NC1 is a fully personalized treatment, adapted to suit each type and degree of injury, which has to be administered in a hospital environment under clinical safety and isolation conditions. We therefore cannot speak of a drug which could be industrially produced for the mass market. “When all’s said and done, this is a cell therapy drug,” Dr. Vaquero reminds us and, as such, its success depends on “meticulous care in the cell production process.” Despite all the limitations and difficulties, this progress is nonetheless an extraordinary medical advance in the field of stem cell research and a ray of hope for those afflicted by this pathology. Regarding its efficacy, Dr. Jesús Vaquero stresses that with this therapy “we cannot heal spinal cord injuries, but we can enhance the quality of life of these patients.”
This milestone in medical research has proved possible thanks to the fruitful collaboration between public entities such as the Puerta de Hierro University Hospital or the regional Department of Health in Madrid, and private entities such as Fundación MAPFRE and the Rafael del Pino Foundation, whose support and funding have enabled NC1 to become a reality. “When we committed ourselves firmly to this project in 1997, the goals they pursued sounded like science fiction. Today, this treatment opens a doorway to hope for the thousands of people who suffer from spinal cord injuries, and represents an impressive qualitative leap in the treatment of this type of pathologies,” stresses Ignacio Baeza, vice chairman of FUNDACIÓN MAPFRE.
Fundación MAPFRE participates each year in initiatives which benefit 25 million people all over the world. The prevention of traffic accidents is, of course, one of the fields of action in which it is most active. However, Fundación MAPFRE’s commitment goes far beyond accident prevention and reaches out to those who have fallen victim to an accident. As Ignacio Baeza reminds us, this is demonstrated by their involvement in over one hundred research projects whose objective, like this one, is to “offer accident victims a second chance.”
Doctor Jesús Vaquero
Head of Neurosurgery at Puerta de Hierro University Hospital
“The patients give us life lessons every day”
What aspect of this project gives you the greatest satisfaction?
Having succeeded in improving the quality of life of patients with spinal cord damage. We have gone from a pessimistic view where there was no possibility of improvement for paraplegic patients to one where many of the neurological sequelae could prove to be reversible, thanks to new cell therapy techniques.
This has taken many years of research. Were there moments of doubt along the way?
Of course, the road has not been easy; but the hurdles have always been overcome thanks to the support of the patients themselves. At all times they have given us a lesson in overcoming their disability and fighting to keep going. They always give us a lesson in life.
What’s the most difficult thing in this kind of project?
The complexity of the animal trials that must be undertaken first before transferring these studies over to humans. Keeping animals with a spinal cord injury for months to see what can be achieved is a necessary phase before trying things with a patient. These animals must be subjected to constant care and rehabilitation treatments that call for sustained efforts on the part of the researchers.
Does this discovery open up new avenues for the treatment of this type of injuries?
I’d say that it confirms the usefulness of cell therapy for secondary impairments associated with spinal cord injuries. This is important, as the best therapeutic options capable of opening up new avenues for optimism are gradually taking shape. However, prudence is essential and we must avoid sensationalist claims. The important thing is that the best options are being discovered.
Patient (39 years old, Madrid)
“I’ll never forget the first day I felt stiffness in my muscles again”
How did you hear about this project?
One of my mother’s friends read about the project in a medical journal and mentioned it to her. We were so interested that we wanted to contact Dr. Vaquero’s team at once. We sent them an email outlining our case and that was the start of everything.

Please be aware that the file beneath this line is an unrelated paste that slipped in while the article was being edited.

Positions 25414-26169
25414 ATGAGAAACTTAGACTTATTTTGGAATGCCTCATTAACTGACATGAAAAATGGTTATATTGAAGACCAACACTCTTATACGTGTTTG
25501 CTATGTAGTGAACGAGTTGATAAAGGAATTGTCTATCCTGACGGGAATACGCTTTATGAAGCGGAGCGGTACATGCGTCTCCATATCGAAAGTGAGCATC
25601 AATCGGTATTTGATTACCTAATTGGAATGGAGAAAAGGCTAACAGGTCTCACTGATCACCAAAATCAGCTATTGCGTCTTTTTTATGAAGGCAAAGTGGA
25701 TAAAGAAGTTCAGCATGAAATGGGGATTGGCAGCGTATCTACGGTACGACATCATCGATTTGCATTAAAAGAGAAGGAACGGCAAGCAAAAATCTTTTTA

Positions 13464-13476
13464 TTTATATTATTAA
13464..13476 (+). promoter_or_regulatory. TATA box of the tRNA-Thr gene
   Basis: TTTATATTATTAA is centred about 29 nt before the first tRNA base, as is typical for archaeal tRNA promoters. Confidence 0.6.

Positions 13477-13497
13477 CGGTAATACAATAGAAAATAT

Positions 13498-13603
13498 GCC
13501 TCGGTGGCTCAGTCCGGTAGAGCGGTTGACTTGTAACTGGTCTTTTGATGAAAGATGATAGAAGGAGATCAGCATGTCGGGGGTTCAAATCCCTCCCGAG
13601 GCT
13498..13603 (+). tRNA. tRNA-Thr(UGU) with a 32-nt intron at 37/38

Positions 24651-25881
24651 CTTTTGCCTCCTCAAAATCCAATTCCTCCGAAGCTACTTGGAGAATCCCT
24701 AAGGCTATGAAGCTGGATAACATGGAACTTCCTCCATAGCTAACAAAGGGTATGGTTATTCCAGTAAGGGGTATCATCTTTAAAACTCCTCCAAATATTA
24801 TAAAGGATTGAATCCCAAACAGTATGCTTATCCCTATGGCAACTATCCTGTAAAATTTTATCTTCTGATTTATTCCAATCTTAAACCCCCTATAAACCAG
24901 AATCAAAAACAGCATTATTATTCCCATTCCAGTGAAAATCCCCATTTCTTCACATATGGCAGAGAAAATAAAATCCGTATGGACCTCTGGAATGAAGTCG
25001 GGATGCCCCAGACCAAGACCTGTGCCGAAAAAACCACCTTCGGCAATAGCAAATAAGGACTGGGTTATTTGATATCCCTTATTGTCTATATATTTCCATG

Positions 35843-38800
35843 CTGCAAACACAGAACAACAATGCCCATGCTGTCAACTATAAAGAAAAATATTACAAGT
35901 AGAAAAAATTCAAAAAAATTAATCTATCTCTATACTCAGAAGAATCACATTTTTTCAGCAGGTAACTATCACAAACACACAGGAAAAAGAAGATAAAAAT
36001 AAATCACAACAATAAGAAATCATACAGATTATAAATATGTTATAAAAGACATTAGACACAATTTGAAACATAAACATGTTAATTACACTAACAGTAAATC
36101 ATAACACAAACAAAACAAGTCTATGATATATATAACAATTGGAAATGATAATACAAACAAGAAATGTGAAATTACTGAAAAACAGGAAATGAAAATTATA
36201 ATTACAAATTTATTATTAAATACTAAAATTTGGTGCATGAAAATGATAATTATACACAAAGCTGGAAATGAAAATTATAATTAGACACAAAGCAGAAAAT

How long did it take for you to notice the first effects of the treatment?
The first changes came really quickly. My injury is partial, so I still had some sensitivity, but what I didn’t feel was fatigue. Shortly after receiving the first injection, I noticed something strange: aching muscles! Three months later, when I got the second injection, I felt a sharp blow on the soles of my feet and I told Dr. Vaquero about it. He couldn’t hide his surprise and said: “Already, so soon?”
How has your life changed?
Now I have greater independence from my wheelchair. I’m still very active and, although obviously there are situations in which I lack good balance and still need the chair, in general I can cope really well with the help of crutches throughout practically the whole day. The world looks very different when you can stand up instead of from a wheelchair.
Patient (Madrid, 46 years old)
“I can do things I couldn’t before”
How did it all begin?
I suffered a traffic accident in 2002. It was a colleague, who was also on the program, who first mentioned this possibility to me. That was back in 2011. Then there were many tests – psychological, strength, stress, etc. – to try to determine whether the treatment could feasibly be applied to my case. Bureaucratic issues delayed the process for a while more, until I finally began the treatment in 2013.
What improvements have you experienced?
Now I have much better balance than prior to the therapy, and I can do things that I previously couldn’t. I’ve even been able to ride a bike! And not an adapted bicycle, but an ordinary bike. However, while the mobility or balance improvements are really positive, they really aren’t the most important thing for me. When all’s said and done, I was already independent in my wheelchair.
What is that most important aspect?
The principal advance is undoubtedly sphincter control. In my case, this was a real ordeal that, moreover, caused me countless medical problems. Things got so bad that I once had six urinary infections in a single year, some of them so severe that I had to go into hospital. That made my kidneys suffer and forced me to constantly take ever stronger antibiotics.
Have your expectations been met?
My clinical trial was one of the first and it went very well. The problem when you have a spinal cord injury is that there are always lots of people raising expectations and promising you things that never happen. But it was never like that with Dr. Vaquero. He was really sincere from the outset. He told me straight out that I wouldn’t be cured, but that he was indeed sure my life would improve. And that was the case. In addition, the way he and his team treated me was outstanding. They were always really attentive.